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Gardner to let judge rule on DUI charges
Trial of county commissioner won't go to jury

PLEASANT GROVE -- Utah County Commissioner David Gardner will allow a judge to determine his fate, rather than a jury.

Gardner is scheduled to stand trial in one month for allegedly driving drunk during a strange string of events on a rural road.Pleasant Grove Justice Court Judge Brent Bullock set a July 16 date for the trial. Gardner's attorney has requested that Bullock alone determine whether the commissioner is guilty or not guilty of driving under the influence of alcohol, a class B misdemeanor. A jury will not be impaneled.

Gardner said Tuesday he was unaware of the July 16 trial date and could not say why his attorney requested a bench trial and not a jury trial.

"I don't know the answer. I'm leaving all that junk up to my attorney," he told the Deseret News.

Gardner's attorney, Mike Esplin, earlier said he intended to request a change of venue to a jurisdiction outside the county. He also said he planned to file a motion to suppress evidence in the case.

But Esplin didn't file any motions before the June 4 deadline Bullock imposed in May.

The case was moved from the Utah County Justice Court to avoid a conflict of interest. A special prosecutor, Juab County Attorney David Leavitt, was appointed for the same reason.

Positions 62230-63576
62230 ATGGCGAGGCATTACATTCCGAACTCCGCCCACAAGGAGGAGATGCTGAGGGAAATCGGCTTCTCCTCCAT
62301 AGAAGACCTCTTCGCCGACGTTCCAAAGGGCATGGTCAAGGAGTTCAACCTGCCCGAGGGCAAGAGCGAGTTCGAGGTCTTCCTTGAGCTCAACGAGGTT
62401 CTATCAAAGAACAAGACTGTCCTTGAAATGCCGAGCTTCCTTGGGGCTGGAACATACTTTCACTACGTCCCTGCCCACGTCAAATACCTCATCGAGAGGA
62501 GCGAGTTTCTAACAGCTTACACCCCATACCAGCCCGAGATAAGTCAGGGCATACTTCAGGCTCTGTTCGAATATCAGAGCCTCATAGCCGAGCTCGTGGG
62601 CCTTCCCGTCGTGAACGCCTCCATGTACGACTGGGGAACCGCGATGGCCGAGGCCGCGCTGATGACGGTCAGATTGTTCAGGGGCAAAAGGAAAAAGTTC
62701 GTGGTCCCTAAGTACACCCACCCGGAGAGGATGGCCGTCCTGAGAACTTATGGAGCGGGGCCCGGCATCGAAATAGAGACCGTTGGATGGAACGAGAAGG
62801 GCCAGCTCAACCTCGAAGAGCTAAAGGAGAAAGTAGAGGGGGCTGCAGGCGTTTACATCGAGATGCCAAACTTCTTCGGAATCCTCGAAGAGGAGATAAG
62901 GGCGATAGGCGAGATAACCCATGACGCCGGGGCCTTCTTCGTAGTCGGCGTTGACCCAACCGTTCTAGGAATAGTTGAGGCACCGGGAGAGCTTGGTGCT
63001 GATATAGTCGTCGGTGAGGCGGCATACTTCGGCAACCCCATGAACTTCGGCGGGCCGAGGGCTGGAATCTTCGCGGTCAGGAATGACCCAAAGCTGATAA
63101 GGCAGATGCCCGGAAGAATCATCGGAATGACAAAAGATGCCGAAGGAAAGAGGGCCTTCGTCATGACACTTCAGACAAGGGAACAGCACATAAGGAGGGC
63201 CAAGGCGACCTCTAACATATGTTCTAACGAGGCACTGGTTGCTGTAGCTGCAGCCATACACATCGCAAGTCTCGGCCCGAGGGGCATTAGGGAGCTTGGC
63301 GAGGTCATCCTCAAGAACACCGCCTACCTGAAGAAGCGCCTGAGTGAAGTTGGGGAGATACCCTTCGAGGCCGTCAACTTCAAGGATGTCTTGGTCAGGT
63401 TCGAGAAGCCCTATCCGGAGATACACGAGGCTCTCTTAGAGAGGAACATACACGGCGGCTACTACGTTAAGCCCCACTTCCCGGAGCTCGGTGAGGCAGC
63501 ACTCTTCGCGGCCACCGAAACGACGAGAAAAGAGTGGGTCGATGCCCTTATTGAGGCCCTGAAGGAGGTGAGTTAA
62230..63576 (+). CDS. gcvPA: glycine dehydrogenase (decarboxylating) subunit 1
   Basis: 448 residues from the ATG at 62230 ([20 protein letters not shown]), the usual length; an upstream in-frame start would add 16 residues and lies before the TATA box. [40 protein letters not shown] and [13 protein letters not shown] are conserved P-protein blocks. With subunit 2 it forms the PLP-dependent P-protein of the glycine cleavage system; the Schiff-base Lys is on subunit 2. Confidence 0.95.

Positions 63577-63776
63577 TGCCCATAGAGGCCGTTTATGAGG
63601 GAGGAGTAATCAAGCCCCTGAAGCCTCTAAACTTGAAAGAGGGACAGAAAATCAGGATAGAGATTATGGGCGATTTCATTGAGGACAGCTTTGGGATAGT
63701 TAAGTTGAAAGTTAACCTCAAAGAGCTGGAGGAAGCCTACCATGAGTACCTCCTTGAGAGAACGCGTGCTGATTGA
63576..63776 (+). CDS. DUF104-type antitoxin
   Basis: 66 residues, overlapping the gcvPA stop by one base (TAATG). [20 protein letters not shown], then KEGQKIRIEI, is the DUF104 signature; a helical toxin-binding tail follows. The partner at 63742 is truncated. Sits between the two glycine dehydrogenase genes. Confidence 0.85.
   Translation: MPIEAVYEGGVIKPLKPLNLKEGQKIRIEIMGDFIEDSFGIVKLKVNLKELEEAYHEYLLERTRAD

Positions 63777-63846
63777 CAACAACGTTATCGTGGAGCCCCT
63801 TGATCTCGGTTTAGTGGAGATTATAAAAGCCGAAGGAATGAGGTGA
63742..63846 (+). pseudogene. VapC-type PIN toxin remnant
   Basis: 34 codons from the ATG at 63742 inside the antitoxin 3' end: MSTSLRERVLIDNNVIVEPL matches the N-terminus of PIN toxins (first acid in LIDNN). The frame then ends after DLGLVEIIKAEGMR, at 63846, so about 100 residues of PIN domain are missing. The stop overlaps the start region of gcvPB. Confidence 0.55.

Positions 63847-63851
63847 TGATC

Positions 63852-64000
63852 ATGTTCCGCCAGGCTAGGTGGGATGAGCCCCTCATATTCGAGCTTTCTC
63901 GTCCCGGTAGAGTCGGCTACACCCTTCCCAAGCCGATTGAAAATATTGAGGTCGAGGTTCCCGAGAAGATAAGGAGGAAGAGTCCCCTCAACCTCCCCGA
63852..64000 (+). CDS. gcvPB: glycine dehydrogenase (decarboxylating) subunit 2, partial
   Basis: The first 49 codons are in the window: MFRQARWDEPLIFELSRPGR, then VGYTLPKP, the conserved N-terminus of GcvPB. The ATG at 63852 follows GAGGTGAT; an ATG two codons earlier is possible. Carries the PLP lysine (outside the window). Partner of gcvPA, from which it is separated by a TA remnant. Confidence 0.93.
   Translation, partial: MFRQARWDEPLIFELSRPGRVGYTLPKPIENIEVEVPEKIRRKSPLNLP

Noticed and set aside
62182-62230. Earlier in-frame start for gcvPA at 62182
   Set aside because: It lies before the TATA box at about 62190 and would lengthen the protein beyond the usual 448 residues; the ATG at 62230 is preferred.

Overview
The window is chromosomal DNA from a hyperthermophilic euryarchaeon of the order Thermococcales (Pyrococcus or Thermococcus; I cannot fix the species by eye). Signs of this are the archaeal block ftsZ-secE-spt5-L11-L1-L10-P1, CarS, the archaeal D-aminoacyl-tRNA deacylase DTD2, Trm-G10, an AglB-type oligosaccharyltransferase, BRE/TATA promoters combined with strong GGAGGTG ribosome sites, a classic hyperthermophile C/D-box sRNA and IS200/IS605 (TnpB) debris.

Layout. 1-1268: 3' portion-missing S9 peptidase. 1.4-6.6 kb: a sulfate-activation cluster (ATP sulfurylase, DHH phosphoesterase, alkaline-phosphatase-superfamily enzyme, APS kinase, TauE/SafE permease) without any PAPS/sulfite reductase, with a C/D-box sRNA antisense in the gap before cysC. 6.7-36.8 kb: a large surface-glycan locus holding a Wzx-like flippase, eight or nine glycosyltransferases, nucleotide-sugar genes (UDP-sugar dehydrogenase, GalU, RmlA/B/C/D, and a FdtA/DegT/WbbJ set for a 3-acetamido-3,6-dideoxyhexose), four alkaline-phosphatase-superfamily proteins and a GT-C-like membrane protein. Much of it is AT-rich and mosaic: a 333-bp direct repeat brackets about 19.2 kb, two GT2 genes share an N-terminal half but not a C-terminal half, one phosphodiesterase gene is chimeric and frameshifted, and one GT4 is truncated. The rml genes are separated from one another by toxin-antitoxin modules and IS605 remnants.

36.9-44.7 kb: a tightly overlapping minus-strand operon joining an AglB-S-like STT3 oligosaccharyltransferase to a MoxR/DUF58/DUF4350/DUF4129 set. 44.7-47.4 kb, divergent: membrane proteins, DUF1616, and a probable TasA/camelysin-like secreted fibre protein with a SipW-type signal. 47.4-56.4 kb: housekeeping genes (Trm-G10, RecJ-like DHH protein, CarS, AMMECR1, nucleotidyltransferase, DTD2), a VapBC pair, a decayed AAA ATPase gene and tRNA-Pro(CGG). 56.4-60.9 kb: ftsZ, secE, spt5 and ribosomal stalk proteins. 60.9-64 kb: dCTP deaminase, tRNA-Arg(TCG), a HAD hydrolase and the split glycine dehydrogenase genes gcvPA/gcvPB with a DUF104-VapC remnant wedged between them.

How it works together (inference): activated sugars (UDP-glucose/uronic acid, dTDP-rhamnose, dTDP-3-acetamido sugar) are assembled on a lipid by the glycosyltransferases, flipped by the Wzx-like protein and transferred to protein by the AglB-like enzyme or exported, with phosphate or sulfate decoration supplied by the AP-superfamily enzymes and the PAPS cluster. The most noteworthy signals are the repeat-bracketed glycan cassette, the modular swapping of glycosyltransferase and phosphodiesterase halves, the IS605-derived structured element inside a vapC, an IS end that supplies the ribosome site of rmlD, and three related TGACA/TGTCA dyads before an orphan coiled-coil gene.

The two-term Republican commissioner, 49, was arrested March 22 in a remote area west of Spanish Fork en route to a meeting with south county mayors in Salem. Police say he ran his vehicle off the road, rupturing his gas tank and igniting a brush fire near Palmyra. Gardner suffered burns to his feet trying to stomp out the fire.

Gardner maintains he saw the blaze as he was driving by and tried to put it out using his car as a fire break.

Police officers on the scene administered field sobriety tests after smelling a strong odor of alcohol on Gardner. The commissioner originally told police he had 2 ounces of vodka with lunch, police reports say. He later said he took a drink from a hitchhiker whom he had picked up not knowing what was in the cup.

Leavitt said the test showed Gardner's blood-alcohol level was at or above the legal limit of .08 percent. He has refused to release the actual blood-alcohol results.